Before the Fall, Cellini Firm Feasted on Fees

It would appear that William Cellini’s reign as a state powerbroker is over, especially since he’s probably headed for jail.

That’s in sharp contrast to a few years before his conviction last November in federal court of extortion conspiracy and soliciting a bribe. At that time, the real estate investment firm he ran was flush with tens of millions of dollars in fees provided by the Teachers Retirement System (TRS) of Illinois.

Cellini’s Commonwealth Realty Advisors received $30 million between 2001-2010, the Better Government Association found.

It was Cellini’s influence on the state’s largest public pension fund that helped lead to his downfall. Cellini was convicted of scheming to pressure a co-owner of investment firm Capri Capital in 2004 to make campaign contributions to then-Gov. Rod Blagojevich in return for Capri’s managing some TRS investments worth $220 million.

Federal authorities have alleged in court documents that Blagojevich insiders Tony Rezko and Christopher Kelly were also part of the scheme to force Capri to make payments to the ex-governor’s campaign fund.

The plot backfired when Capri co-owner Tom Rosenberg, a Hollywood producer whose films include “Million Dollar Baby,” refused to give money to Blagojevich, according to court documents.

Rosenberg threatened to go to the authorities.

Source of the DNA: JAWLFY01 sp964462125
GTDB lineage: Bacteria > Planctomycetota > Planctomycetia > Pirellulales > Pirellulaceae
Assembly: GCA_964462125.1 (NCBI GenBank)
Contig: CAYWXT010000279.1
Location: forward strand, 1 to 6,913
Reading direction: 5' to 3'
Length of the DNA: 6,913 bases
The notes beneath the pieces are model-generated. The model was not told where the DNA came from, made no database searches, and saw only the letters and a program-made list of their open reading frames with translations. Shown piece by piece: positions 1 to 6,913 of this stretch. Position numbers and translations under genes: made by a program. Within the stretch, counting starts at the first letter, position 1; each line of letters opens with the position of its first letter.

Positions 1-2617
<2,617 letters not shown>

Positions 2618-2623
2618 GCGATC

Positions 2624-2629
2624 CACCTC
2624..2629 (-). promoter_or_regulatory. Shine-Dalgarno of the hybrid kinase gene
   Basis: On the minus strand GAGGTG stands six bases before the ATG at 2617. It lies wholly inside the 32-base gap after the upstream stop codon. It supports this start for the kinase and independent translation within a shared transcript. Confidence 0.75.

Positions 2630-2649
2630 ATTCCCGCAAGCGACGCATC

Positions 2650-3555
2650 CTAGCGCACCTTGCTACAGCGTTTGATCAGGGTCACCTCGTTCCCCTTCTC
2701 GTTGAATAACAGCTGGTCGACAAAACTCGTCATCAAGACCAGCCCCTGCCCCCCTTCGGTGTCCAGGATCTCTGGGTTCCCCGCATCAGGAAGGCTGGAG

To try to prevent that from happening, Cellini, Rezko, Kelly and TRS board member Stuart Levine decided Capri should get the $220 million investment stake anyway. But they vowed to use their influence to block Capri from receiving future state business, federal authorities alleged in court documents.

In October 2008, a federal grand jury indicted Cellini on charges of conspiracy to commit mail fraud, extortion conspiracy, attempted extortion and soliciting a bribe.

Cellini was subsequently convicted in federal court, where Rosenberg was a key government witness.

Cellini’s family still has property and business interests in Springfield and downstate, so a comeback for the resilient political powerhouse is always a possibility.

But that’s a long shot: Cellini faces up to 30 years in prison and his firm, Commonwealth Realty, has closed. His sentencing is scheduled for June 15.

This blog entry was reported and written by BGA Investigator Andrew Schroedter, who can be reached at (312) 821-9035, or at aschroedter@bettergov.org.

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Filed under Fiscal Issues, Investigations

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